Efficient exploration of spatial environments through Map Induction using adaptable compositional map representations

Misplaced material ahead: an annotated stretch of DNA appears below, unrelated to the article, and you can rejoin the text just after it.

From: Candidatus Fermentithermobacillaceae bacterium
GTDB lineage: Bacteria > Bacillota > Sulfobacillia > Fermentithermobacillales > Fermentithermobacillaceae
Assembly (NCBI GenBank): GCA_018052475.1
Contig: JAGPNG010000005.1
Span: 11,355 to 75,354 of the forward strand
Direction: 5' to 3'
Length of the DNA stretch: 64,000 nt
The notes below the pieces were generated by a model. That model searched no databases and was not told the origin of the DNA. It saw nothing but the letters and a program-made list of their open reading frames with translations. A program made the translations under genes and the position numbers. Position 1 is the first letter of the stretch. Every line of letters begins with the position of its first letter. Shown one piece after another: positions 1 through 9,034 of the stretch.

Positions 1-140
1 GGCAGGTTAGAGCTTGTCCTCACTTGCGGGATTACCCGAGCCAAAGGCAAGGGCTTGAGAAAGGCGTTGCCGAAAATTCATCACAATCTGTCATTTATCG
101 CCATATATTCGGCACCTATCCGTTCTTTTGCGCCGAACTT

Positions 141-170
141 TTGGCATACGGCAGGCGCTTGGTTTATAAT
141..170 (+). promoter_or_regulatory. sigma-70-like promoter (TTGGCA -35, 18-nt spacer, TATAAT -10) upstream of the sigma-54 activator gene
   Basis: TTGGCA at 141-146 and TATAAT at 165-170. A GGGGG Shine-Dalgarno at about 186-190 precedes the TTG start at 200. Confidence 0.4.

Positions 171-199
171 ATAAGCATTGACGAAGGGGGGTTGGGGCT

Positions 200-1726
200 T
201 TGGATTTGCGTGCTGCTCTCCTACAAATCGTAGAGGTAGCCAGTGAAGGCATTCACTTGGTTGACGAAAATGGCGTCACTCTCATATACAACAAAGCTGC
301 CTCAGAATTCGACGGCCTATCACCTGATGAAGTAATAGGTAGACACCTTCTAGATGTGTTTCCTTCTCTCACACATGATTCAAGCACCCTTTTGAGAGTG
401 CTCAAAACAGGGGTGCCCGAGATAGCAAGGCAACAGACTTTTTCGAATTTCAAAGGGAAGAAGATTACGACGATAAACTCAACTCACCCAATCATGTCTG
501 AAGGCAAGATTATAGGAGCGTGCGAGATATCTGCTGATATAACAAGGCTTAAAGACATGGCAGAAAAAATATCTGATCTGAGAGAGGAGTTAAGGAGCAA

How do humans find their way in new environments, so quickly and efficiently? Humans reuse old knowledge to build new concepts in many non-spatial domains, such as language and drawing. Could people learn maps by a similar process, that extracts common structure to speed up learning, and generalize across maps? Understanding the computational cognitive mechanisms that support this efficiency can advance the study of the human mind and enable more efficient exploration algorithms. We hypothesize that human map learning relies on inferences over the structure of unobserved spaces, based on spatial priors informed by previous experience. We model this by combining Program Induction with a Hierarchical Bayesian framework that explicitly reasons about uncertainty through strong spatial priors. Using a new behavioral Map Induction Task, we demonstrate that this computational framework explains human exploration behavior better than non-inductive models and outperforms state-of-the-art planning algorithms in a realistic spatial navigation domain.